String Instrument Maintenance
You purchase your first instrument, bring it home, and take it out of the case. Now what?
All musicians must learn to take care of their instruments. Here are some rules to always follow:
Wash your hands
Washing your hands will minimize the amount of oil, dirt, and grime that will build up on your instrument and cause your fingers to slip off. Additionally, it will prevent an odor. Just like nobody wants to be near a stinky friend, nobody wants to be near a stinky instrument.
Rosin your bow
Rosin is made from tree sap. String players put it on their bows to make their bow hair sticky. When you pull a sticky bow across the string, it makes the string vibrate and it produces good sound. If you have just started lessons and are practicing less than 30 minutes a day, I recommend rosining your bow once a week. If you play more, rosin it more. You don't need to worry about over-rosining your bow because any excess rosin will come off while you play.
Loosen bow hair
Loosening the hair will make your bow last longer and relieve tension from the stick. Be sure not to loosen it too much or else the hair will get tangled and the screw will come off. If you're not sure how much to loosen it, ask your teacher and he/she will be happy to help.
Wipe off excess rosin
Use a soft cloth to wipe the rosin off the body of the instrument, strings, and stick of the bow. If you do this every day, it will keep your instrument clean and feeling like new.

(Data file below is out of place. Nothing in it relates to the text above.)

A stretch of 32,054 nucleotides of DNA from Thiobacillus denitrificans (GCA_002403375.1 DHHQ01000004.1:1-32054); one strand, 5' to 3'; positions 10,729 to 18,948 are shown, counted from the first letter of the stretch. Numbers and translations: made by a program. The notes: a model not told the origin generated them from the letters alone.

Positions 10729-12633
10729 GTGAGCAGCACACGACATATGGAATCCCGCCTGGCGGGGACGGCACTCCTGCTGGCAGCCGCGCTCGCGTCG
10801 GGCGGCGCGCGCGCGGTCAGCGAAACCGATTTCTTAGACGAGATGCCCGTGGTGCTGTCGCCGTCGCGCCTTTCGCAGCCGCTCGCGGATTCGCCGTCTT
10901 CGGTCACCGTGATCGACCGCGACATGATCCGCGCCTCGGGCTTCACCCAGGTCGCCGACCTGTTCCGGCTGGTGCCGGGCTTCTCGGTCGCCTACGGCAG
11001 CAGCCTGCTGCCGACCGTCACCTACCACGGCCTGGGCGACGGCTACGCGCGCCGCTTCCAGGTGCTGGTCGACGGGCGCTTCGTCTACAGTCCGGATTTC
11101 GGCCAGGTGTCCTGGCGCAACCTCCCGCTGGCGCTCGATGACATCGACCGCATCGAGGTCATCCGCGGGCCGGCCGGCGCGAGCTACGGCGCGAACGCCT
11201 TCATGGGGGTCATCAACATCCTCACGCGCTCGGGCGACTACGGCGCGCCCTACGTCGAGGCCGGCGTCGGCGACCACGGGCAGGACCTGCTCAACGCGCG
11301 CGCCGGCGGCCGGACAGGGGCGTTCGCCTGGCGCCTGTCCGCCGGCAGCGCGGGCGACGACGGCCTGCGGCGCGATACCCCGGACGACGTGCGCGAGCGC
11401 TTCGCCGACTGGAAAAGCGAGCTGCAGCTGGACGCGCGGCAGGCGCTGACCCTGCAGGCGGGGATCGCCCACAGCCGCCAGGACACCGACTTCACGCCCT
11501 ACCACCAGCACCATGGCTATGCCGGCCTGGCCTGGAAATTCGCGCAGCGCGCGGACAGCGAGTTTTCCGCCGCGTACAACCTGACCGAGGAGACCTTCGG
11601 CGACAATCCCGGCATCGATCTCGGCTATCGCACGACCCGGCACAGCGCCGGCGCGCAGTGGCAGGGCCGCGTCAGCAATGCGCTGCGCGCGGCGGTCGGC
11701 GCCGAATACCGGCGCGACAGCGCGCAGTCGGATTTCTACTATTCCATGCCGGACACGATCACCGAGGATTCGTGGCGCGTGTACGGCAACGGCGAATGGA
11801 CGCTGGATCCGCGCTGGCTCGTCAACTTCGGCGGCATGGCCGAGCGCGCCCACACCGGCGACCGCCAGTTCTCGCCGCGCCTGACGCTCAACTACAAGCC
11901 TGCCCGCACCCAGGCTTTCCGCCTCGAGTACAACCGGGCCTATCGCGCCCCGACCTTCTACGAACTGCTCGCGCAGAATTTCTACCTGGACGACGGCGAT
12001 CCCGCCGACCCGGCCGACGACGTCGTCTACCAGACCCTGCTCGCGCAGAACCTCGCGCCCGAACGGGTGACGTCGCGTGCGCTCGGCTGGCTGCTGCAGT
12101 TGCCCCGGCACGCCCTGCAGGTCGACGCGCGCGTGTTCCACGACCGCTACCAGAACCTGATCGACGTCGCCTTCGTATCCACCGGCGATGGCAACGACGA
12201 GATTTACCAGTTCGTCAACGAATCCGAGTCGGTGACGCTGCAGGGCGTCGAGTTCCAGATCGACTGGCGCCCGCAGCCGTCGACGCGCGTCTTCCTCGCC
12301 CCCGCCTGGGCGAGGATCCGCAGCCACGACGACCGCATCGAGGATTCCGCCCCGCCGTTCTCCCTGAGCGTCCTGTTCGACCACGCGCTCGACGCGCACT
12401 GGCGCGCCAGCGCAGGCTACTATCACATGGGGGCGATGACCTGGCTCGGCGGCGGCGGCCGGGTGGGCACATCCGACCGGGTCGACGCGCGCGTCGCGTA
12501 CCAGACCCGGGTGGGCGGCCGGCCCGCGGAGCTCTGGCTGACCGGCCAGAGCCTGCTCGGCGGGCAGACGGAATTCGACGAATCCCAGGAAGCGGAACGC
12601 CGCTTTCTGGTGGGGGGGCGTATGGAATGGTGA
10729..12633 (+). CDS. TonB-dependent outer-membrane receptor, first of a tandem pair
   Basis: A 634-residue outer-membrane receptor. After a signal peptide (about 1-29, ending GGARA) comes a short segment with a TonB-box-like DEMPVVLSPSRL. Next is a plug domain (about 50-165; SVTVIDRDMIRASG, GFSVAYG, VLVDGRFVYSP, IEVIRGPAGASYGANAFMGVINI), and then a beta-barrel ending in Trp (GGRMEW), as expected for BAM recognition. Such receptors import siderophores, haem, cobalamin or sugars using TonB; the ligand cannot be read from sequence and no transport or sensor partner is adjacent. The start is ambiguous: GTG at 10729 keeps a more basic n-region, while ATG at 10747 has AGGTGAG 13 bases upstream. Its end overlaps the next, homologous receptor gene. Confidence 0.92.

Put it away
The best way to store your instrument is in its case. If you are only taking a short practice break and need to set it down without completely packing it away, make sure that you never set the instrument on its bridge; the bridge is very fragile, and you don't want it to collapse. A violin or viola should always be placed in its case with the strings facing up. A cello should always be placed on its side in a safe place where it will not be knocked over or stepped on. Set the bow on the music stand or other sturdy surface with the hair facing out so it doesn't come into contact with more oils or dirty materials.
Don't touch the bow hair
When you touch the hair, the oils from your hands get on the hair and reduce the ability for the bow to grip the strings. This slows down the vibrations and prevents your instrument from ringing. The more your strings ring, the better sound you will produce.
If you're playing approximately 30 minutes a day, change your strings once per year. When you begin to play more, you will have to change them more often. Consult your teacher or instrument rental shop for guidance.
Don't leave it in the car
The instrument is sensitive to humidity and temperature changes. In the heat, the instrument glue will melt. In the cold, the wood will crack. Always bring your instrument inside with you. Never leave it in the car. If your instrument breaks due to leaving it in the car, insurance will not cover the damages.
At StringTime, we teach our students how to properly maintain their valuable instrument from day one. Our program will set your child up properly for a lifetime of music making.
Lourdes de la Peña and the StringTime Family